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Delaware Court of Chancery Clarifies When Minority, Rollover Stockholders Become Controllers in a Take-Private Transaction
May 4, 2020 Download PDF
In Gilbert v. Perlman, the Delaware Court of Chancery held that two minority stockholders of Connecture, Inc. did not effectively become controllers of Connecture merely by agreeing to roll over their shares in a going-private merger by Connecture’s majority stockholder. In so holding, the court explained that two conditions must be met for a minority stockholder to be found to have joined a control group (and therefore owe fiduciary duties to the minority stockholders): (i) the stockholders must be connected in some legally significant way, such as by contract, common ownership or other arrangement, towards a shared goal (this being a prerequisite for the formation of any control group under Delaware law), and also (ii) “the controller must perceive a need to include the minority holders to accomplish the goal” and cede “some material attribute of its control to achieve their assistance.”
In Gilbert, the plaintiffs alleged two minority stockholders, an entity holding an 11% interest in Connecture and the company’s chairman (who was also affiliated with the 11% stockholder), were part of a control group with the company’s 56% majority stockholder. Plaintiffs pointed to various factors indicating the existence of a control group, including that (i) SEC rules defined the minority and majority stockholders as “affiliates” and they filed a Schedule 13E-3 stating, among other things, whether they believed the merger was fair to the company’s unaffiliated security holders, (ii) the 11% stockholder entered into a voting agreement with the controller requiring it to vote its shares in favor of the merger, and (iii) the minority stockholders previously participated in two private placements alongside the controller. In his opinion, Vice Chancellor Glasscock acknowledged that these allegations were sufficient to satisfy the first prong of the control group test, finding the allegations supported an inference that there was a legally significant connection among the stockholders beyond mere parallel interests in supporting the merger. However, the court reasoned that the second prong was not satisfied because the majority stockholder could approve the merger “entirely on its own” without minority participation, and plaintiffs did not allege anywhere in the complaint that the controller’s “sharing or material self-limiting of its control powers” to obtain participation of the minority stockholders for its “perceived self-advantage.” The court stated that the complaint “points to neither quid nor quo—it describes nothing [the controller] needed or ceded to the [minority stockholders], other than the bare right to roll over shares.” The mere fact that the controlling stockholder agreed to dilute its proportionate stake in the post-transaction company to permit the minority rollover was not enough to satisfy this second prong.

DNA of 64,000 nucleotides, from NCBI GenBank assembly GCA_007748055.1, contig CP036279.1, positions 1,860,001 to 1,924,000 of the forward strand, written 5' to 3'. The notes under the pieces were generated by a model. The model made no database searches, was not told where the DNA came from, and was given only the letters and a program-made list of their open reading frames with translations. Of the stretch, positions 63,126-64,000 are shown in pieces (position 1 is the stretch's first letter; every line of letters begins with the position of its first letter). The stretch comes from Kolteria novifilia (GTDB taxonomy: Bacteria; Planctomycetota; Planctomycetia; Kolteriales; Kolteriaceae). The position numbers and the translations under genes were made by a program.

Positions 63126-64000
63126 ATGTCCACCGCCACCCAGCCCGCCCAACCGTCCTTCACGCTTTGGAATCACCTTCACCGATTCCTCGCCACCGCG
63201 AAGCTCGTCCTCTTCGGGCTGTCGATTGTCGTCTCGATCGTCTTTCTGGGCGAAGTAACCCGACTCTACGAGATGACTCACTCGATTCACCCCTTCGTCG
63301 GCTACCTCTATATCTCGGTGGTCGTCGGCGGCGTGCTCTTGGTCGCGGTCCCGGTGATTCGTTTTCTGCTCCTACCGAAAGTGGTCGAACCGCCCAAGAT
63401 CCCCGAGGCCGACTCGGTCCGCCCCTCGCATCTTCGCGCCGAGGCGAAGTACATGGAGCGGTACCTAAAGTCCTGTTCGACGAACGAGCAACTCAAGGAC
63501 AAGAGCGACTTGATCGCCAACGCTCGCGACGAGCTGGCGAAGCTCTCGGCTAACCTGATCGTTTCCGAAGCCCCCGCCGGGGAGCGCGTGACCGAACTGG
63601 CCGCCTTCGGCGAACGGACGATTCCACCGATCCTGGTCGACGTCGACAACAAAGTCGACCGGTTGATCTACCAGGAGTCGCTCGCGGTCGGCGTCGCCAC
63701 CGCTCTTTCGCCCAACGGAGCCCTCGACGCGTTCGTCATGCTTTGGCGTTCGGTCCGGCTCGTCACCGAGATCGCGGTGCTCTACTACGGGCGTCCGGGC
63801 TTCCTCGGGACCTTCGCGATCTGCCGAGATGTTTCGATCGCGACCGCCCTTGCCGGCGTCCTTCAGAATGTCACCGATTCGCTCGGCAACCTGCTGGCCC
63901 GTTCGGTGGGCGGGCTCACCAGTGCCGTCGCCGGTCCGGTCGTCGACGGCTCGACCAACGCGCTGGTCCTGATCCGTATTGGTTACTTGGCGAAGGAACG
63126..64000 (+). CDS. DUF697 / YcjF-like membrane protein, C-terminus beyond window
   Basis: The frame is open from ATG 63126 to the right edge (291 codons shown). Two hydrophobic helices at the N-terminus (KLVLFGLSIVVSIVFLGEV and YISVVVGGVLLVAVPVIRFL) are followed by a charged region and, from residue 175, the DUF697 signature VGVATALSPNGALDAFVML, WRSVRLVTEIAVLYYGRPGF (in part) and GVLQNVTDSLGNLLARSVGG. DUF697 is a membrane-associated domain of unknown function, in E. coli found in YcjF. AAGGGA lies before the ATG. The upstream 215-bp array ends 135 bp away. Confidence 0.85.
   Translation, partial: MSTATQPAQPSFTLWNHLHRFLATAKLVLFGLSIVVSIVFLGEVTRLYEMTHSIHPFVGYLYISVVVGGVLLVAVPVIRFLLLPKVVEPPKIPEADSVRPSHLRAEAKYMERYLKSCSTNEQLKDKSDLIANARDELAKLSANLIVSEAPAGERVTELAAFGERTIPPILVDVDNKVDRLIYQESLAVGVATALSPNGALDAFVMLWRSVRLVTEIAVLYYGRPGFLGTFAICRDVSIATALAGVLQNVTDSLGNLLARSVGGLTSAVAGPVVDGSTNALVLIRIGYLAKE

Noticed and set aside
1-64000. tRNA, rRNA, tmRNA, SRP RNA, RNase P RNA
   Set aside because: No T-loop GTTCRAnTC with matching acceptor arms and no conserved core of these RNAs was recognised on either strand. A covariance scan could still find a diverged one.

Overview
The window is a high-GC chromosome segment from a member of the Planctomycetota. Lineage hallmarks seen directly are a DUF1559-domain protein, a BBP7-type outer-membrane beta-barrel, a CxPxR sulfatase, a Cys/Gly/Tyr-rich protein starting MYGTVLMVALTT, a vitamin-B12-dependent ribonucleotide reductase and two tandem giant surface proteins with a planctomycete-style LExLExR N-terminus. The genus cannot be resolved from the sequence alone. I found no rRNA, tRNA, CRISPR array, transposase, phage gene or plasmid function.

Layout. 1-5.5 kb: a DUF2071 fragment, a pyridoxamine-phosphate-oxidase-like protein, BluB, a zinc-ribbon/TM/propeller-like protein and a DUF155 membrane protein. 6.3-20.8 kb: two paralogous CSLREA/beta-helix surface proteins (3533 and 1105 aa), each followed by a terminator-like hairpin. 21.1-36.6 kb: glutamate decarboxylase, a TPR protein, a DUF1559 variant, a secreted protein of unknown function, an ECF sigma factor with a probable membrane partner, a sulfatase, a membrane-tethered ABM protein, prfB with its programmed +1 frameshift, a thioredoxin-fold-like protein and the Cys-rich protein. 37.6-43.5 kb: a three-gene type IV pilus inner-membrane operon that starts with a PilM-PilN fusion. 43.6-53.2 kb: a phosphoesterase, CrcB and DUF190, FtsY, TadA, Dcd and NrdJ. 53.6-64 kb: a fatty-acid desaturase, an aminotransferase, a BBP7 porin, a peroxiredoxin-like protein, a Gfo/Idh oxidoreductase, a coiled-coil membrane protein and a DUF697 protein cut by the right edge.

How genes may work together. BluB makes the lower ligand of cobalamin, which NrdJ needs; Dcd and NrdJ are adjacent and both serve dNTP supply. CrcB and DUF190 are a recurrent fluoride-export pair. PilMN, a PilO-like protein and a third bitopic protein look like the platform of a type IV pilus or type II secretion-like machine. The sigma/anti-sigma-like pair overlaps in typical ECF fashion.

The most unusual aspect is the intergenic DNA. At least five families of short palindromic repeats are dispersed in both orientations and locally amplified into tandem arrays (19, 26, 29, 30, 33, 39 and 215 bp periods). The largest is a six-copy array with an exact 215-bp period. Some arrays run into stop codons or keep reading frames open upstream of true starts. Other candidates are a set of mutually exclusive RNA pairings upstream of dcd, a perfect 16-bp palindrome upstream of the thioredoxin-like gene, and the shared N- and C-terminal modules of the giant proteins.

The Gilbert opinion provides helpful guidance to transaction planners by making clear that minority stockholders may participate with controlling stockholders in a transaction without automatically assuming the fiduciary duties of the controller. For the court’s opinion, click here.
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